Babies under the age of 90 days who tested positive for COVID-19, the disease caused by the new coronavirus, are generally well, with little or no respiratory manifestations, according to a new study.
Researchers from Ann & Robert H. Lurie Children’s Hospital of Chicago found that infants mostly have mild illness and are unlikely to have a severe infection.
The study was published in The Journal of Pediatrics.
Lead study author Dr. Leena Mithal said, “While there is limited data on infants with COVID-19 from the United States, our findings suggest that these babies mostly have mild illness and may not be at higher risk of severe disease as initially reported from China.”
“Most of the infants in our study had fever, which suggests that for young infants being evaluated because of fever, COVID-19 may be an important cause, particularly in a region with widespread community activity,” she added. “However, evaluation for bacterial infection in young infants with fever remains important.”
The researchers examined 18 infants who had no significant medical history. Nearly 50 percent of these babies who were hospitalized for inpatient service did not require oxygen, respiratory support, or intensive care, while six out of nine hospitalized patients had gastrointestinal (GI) symptoms, such as poor feeding, vomiting, and diarrhea.
The authors noted that upper respiratory tract symptoms, such as cough and chest congestion, preceded the onset of GI symptoms.
Dr. Mithal explained, “It is unclear whether young infants with fever and a positive test for SARS-CoV-2 require hospital admission. The decision to admit to the hospital is based on age, need for preemptive treatment of bacterial infection, clinical assessment, feeding tolerance, and adequacy of follow-up.”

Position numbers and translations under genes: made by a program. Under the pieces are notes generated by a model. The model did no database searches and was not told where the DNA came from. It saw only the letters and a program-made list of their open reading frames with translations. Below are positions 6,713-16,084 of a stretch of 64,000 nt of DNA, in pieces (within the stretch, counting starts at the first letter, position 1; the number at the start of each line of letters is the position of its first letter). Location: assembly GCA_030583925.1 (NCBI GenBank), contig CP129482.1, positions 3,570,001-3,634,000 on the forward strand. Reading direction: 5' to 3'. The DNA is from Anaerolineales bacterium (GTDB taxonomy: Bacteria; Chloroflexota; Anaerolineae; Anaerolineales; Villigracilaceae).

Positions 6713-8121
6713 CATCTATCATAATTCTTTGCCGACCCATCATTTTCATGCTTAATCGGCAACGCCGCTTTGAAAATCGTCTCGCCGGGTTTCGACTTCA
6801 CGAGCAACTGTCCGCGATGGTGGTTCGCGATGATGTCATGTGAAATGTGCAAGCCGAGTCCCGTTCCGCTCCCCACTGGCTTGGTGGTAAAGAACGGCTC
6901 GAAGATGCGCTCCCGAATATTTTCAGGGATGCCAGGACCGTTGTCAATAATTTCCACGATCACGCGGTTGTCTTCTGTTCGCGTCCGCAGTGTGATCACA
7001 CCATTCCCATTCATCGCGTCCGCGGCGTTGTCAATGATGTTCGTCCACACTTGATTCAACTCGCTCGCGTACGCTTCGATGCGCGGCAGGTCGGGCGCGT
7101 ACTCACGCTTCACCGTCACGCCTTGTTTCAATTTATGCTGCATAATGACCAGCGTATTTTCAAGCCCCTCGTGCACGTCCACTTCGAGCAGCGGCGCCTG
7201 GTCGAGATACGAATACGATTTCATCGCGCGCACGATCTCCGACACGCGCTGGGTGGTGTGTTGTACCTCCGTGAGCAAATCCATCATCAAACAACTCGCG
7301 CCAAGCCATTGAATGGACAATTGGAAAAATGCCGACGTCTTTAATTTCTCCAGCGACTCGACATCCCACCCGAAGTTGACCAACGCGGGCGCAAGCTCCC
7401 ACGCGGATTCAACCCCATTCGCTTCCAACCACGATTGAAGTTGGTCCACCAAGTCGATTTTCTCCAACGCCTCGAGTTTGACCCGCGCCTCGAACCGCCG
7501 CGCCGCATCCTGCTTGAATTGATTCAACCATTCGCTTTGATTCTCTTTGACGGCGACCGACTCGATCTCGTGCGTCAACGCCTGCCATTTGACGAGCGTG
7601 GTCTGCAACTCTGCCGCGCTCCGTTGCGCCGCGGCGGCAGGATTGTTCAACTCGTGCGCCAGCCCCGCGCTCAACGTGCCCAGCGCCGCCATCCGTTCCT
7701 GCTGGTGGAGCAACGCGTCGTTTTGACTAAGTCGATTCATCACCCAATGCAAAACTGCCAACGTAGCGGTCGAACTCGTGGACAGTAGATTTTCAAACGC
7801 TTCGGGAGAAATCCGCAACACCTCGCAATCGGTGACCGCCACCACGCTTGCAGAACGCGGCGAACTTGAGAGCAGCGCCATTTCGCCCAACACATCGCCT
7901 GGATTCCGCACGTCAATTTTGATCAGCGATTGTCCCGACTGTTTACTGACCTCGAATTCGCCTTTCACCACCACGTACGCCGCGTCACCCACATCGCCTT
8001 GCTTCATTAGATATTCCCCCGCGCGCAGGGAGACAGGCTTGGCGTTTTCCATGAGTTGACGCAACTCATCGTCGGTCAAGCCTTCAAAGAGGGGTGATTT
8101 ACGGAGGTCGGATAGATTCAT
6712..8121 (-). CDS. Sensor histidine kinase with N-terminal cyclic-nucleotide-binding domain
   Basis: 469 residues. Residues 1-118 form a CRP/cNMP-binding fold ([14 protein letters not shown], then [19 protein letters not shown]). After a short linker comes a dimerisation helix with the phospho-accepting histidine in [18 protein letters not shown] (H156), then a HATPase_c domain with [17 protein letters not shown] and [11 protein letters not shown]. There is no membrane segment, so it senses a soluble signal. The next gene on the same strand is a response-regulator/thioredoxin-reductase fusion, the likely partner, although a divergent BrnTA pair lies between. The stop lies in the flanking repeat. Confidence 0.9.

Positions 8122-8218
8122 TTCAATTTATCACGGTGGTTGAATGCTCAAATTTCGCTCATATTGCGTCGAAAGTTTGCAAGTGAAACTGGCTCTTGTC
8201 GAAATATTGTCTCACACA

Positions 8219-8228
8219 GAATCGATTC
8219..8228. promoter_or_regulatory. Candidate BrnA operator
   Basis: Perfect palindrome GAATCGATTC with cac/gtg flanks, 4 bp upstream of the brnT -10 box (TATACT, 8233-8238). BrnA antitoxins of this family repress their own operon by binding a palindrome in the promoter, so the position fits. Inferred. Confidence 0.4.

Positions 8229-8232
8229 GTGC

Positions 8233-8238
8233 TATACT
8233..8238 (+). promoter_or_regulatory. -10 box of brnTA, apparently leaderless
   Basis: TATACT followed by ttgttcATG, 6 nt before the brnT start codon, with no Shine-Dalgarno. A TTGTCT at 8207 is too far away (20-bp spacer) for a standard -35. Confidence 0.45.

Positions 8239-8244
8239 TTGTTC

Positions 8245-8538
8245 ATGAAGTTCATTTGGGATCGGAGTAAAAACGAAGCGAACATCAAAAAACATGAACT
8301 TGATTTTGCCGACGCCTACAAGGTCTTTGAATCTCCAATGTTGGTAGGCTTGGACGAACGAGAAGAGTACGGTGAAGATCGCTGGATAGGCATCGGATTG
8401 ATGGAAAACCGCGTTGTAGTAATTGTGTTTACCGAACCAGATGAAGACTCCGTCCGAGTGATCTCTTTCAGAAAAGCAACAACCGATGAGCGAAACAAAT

“There may be opportunities to utilize rapid SARS-CoV-2 testing to determine disposition of clinically well infants with fever,” she added.
The study also found that more than 40 percent of COVID-19 cases were among babies of Latinx ethnicity.
“Although we expected that there would be many infants of Latinx ethnicity with COVID-19, there may be additional factors contributing to the disproportionate majority of Latinx cases we observed in this age group,” Dr. Mithal said.
“Access to sick-visit care in some primary care pediatric offices has been limited, with practices referring symptomatic children to the emergency department,” she added. “Limited access to telemedicine care also may be a factor.”
“Finally, there may be a greater likelihood of exposure with extended family living in the home or family members working outside the home during this pandemic.” The article originally appeared on Medical Xpress.